Posted on May 18, 2018

64 Years After Brown v. Board of Education, Integration Has Not Helped Black People

Preston Mitchum, The Root, May 17, 2018


Still, while celebrating this important legal victory, it’s also important to ask: Has integrating public facilities made lives better for black people in the United States? The unfortunate answer is “no.”

Another question would be: Have public schools really, truly been integrated? The answer to that is “not really.”


Sometimes that resistance was violent, and many other times, it was covert like redrawing congressional districts, gutting critical information from textbooks, creating new budgetary line items and erasing others. After integration, particularly in public schools, black people saw an uptick of racism.

Additionally, white parents have always found ways around the Brown ruling. This is particularly evident when they gentrify working-class communities of color, but send their children to private or charter schools with racially biased admission practices. New York City, for instance, boasts one of the most segregated public school systems in the nation, with Mayor Bill de Blasio placing the blame on “historical housing patterns” in the city.


If one wants to test how progressive white people truly are, tell them that their precious children will actually have to share educational space with marginalized black and brown students.

We see similar patterns all across the nation in “urban” school districts, which is code for black, Latino, and working-class for a reason. We also see it in the South, where black students fill underfunded public schools, while wealthy white parents who have opted out of the public school system scream that modernizing buildings and implementing more technology is a waste of money.


In truth, the entire charter school experiment is rooted in white supremacy and class hierarchy; it has proved to be nothing but a Trojan horse for segregation and has helped to erode any alleged Brown v. Board gains.

Not that so-called integration has been any better for black Americans.

In the 1950s and 1960s, many black Americans made their way through the court systems to constitutionally challenge racial discrimination. While the federal government began to address centuries of racial injustice in legal battles, the U.S. Congress also started to slowly address the realities of racism legislatively.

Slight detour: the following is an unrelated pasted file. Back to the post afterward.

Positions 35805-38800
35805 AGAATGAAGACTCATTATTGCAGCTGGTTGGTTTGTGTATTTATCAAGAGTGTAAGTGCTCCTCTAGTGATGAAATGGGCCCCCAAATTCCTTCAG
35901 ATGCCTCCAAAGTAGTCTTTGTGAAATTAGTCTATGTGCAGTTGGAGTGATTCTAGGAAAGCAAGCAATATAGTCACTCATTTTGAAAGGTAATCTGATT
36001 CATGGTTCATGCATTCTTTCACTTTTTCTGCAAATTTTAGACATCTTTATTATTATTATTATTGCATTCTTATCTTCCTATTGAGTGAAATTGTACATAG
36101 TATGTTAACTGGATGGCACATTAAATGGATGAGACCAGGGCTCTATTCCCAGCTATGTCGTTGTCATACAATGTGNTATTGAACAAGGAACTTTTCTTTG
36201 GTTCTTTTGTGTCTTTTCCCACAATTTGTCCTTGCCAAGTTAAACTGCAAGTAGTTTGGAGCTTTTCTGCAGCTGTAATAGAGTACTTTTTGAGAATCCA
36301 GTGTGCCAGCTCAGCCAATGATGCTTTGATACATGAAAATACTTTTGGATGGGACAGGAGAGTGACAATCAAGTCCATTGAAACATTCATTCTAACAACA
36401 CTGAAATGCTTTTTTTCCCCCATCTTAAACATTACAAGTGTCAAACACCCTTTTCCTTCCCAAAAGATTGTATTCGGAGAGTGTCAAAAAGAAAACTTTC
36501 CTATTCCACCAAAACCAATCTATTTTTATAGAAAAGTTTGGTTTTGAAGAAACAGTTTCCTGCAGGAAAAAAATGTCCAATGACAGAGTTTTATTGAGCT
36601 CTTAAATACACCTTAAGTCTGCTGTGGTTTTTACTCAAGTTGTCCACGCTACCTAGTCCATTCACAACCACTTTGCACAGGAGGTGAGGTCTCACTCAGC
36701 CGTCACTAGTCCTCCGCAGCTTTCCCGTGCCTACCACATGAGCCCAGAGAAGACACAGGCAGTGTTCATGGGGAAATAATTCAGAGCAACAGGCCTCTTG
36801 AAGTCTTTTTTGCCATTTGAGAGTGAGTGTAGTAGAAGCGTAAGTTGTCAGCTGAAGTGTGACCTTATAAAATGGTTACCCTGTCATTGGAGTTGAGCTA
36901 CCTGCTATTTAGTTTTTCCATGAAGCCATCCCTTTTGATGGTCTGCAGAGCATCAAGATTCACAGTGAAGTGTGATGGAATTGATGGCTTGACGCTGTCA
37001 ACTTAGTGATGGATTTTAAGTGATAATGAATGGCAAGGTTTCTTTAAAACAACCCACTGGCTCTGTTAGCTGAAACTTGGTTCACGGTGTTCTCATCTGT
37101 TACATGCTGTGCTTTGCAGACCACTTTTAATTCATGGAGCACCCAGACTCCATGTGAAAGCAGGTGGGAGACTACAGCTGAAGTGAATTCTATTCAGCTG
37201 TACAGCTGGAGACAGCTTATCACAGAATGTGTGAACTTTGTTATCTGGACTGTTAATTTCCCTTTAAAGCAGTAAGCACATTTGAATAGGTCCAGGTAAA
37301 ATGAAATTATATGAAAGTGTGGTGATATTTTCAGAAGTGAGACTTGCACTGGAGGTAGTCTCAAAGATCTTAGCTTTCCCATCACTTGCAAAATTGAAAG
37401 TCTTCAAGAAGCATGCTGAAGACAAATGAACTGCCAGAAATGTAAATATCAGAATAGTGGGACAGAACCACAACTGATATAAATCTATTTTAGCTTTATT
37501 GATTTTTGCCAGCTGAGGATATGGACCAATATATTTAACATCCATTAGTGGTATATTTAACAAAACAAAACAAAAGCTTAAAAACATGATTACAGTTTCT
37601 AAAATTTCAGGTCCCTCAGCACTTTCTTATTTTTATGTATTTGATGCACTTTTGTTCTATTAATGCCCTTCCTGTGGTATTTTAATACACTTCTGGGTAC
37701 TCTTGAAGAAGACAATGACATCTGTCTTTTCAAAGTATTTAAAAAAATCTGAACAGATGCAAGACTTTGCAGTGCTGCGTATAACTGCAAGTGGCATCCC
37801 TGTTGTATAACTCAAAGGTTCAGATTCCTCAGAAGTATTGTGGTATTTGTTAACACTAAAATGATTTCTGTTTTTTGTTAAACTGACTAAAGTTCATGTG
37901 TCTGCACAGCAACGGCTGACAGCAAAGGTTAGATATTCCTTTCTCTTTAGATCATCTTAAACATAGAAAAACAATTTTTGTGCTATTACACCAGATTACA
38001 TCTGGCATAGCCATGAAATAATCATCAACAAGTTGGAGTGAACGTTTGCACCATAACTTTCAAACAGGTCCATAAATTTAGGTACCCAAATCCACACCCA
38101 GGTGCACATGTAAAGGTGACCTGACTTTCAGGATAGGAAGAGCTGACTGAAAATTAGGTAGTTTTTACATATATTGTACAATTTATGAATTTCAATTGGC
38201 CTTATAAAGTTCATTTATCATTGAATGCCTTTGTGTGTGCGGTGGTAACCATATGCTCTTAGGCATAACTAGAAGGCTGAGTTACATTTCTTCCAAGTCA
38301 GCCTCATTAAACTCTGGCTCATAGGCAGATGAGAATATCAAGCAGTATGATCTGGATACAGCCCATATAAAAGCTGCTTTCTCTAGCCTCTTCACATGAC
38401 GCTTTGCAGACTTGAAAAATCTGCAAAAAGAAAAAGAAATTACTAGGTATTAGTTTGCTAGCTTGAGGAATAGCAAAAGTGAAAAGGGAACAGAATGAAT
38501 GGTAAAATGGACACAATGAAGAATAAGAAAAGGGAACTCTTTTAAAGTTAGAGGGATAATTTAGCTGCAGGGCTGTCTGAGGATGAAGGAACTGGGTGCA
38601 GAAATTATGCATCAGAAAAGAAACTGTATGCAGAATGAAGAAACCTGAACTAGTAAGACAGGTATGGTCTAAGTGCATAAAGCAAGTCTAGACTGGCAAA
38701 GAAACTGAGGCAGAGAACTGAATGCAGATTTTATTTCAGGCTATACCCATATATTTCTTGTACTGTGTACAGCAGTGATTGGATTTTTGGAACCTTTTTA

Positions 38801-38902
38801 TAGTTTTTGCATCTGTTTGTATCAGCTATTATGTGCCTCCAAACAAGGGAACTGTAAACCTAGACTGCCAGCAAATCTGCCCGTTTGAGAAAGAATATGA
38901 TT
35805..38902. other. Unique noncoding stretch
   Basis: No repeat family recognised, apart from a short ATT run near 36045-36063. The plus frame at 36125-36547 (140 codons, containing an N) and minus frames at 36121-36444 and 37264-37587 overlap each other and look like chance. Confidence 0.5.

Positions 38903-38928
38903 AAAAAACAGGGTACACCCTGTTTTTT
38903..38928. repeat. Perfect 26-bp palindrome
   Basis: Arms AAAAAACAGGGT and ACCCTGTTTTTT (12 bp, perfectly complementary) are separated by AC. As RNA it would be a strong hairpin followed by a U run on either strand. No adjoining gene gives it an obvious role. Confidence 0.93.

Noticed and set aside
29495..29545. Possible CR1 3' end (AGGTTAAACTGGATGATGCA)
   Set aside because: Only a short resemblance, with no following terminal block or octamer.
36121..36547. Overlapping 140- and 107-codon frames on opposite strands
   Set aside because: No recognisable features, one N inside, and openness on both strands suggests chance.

{snip} The Civil Rights Act banned discrimination in public facilities and employment and the Voting Rights Act, enacted a year later, barred practices aimed at disenfranchising black voters.

While these laws were passed a decade after Brown v. Board, they are critical in understanding the hostile climate facing black people in the United States and addressing why pushing toward integration seemed like the viable solution to ending white supremacy.

It was not.

These court cases and legislative victories only served to minimize de jure discrimination (legal segregation of groups enforced by law; e.g., Jim Crow laws enforcing discrimination in public facilities such as schools and transportation) and did very little to stop de facto discrimination (legal racial segregation, especially in public schools, that happens “by fact” rather than by legal requirement; e.g., a high percentage of black people living in one neighborhood producing a majority-black school).

In short, black people rightfully desired equitable public institutions — like schools — and wanted to make lives better for themselves and their families. For many, this meant packing their bags and moving into suburban communities, areas usually populated by white people.

Like today, there was a belief that if black people moved into white-majority neighborhoods or school districts (which later led to “white flight”), we’d finally obtained a piece of the pie and were no longer part of a lower class. Respectability politics caused us to assume we would be more accepted, and we were wrong.


The prevailing narrative is that school integration is not only ideal, but is an essential means to creating equal opportunity for all children. Though not specifically said, what’s meant is that for black children to succeed, they need to go into better and more-white neighborhoods because success is usually linked to whiteness.


Yes, integration was supposed to make us look at communities more holistically and get a bigger picture of how we can interact together, but my grandmother always said, “Integration was one of the worst things that happened to black people.”

It has meant letting go of safe spaces for marginalized and systematically disenfranchised communities and forced us to acquiescence to dominant groups — in this case, white America. It has led to the denial of spaces that are exclusively black, and, though attempting to create a better educational environment for black students, integration oftentimes makes it more hostile and is counterproductive to black people’s academic success.

My grandmother shared horror stories about how she and her peers were treated by their white counterparts. We see that, even today, just the thought of integration makes white supremacy rear its ugly head — and makes some black people dilute their own blackness to better assimilate into white spaces, and to hopefully remain safe within them.

But that safety is a lie.


Integration isn’t the answer; it has never been the answer, which means we are fighting the wrong evil.

To be sure, many black people thought that “enemies” would teach our children as equally as white children, but integration seemed to increase racism more than erode its white supremacist roots.


After all, we can always fight for access to resources without linking that to being around white people and the systems that flow therefrom.

Preston Mitchum